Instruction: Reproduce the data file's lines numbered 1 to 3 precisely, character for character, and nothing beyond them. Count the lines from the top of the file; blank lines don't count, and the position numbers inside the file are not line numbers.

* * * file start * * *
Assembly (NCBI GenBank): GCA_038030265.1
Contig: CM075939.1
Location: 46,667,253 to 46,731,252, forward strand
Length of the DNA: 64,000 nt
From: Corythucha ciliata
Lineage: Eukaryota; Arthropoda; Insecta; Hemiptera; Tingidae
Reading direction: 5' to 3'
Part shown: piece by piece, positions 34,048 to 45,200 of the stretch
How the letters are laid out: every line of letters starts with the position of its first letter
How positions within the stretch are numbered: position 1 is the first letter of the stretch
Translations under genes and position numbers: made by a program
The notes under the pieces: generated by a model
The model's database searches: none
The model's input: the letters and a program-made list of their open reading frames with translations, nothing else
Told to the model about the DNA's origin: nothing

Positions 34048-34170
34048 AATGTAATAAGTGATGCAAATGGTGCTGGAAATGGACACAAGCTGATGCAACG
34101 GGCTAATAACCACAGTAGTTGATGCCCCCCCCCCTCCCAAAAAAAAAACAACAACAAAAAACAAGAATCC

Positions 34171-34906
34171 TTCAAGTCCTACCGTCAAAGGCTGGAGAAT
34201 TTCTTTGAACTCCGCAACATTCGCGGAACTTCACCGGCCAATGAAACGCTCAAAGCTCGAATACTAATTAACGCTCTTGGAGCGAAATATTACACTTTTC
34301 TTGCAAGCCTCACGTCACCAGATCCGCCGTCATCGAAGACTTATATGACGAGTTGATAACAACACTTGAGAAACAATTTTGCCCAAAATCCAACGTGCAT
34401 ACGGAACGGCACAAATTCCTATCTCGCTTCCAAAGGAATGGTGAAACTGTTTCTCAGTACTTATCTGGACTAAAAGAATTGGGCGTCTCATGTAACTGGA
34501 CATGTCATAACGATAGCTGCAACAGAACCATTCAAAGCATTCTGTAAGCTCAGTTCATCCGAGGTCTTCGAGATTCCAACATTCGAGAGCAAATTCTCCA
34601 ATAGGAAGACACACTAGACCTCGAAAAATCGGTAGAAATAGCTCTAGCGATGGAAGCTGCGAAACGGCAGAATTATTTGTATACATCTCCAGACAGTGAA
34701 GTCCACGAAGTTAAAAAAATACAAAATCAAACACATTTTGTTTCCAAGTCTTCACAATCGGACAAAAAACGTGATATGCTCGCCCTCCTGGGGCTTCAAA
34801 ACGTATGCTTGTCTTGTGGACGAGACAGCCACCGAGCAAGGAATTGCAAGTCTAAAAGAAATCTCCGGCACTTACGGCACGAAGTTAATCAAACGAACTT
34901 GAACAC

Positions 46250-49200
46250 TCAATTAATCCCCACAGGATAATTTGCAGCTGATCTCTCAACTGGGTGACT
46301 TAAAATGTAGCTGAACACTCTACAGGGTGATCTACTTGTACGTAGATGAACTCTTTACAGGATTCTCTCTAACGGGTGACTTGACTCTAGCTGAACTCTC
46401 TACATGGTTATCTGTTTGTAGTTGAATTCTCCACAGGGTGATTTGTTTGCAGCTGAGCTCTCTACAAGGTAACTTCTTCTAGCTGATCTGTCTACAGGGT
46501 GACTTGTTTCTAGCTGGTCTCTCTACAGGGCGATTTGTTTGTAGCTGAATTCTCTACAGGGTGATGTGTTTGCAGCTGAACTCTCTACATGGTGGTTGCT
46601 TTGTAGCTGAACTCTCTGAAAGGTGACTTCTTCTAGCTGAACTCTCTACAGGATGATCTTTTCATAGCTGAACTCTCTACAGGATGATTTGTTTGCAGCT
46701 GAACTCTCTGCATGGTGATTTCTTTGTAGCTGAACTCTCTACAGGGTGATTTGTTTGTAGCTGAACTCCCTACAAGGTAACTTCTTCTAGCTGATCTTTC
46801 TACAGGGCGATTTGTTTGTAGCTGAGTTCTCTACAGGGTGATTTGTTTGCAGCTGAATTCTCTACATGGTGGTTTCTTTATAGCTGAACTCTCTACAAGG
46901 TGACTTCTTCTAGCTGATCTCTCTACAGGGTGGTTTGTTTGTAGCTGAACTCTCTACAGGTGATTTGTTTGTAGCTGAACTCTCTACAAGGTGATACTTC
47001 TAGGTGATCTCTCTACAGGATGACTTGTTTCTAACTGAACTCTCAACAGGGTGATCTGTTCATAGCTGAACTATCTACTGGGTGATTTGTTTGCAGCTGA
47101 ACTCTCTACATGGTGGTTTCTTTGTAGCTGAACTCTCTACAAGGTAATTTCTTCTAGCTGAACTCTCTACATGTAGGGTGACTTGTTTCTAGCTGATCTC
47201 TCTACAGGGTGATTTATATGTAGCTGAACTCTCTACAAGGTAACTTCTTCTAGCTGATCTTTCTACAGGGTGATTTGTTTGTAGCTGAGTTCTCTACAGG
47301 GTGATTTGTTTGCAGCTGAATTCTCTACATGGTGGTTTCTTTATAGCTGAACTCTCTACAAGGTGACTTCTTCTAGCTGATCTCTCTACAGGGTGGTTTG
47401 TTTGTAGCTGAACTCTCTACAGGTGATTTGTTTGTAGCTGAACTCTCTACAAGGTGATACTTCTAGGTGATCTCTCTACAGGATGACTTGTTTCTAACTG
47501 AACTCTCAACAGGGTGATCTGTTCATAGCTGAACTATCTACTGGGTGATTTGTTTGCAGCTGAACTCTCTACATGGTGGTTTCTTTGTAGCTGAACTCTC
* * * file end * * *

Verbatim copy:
Assembly (NCBI GenBank): GCA_038030265.1
Contig: CM075939.1
Location: 46,667,253 to 46,731,252, forward strand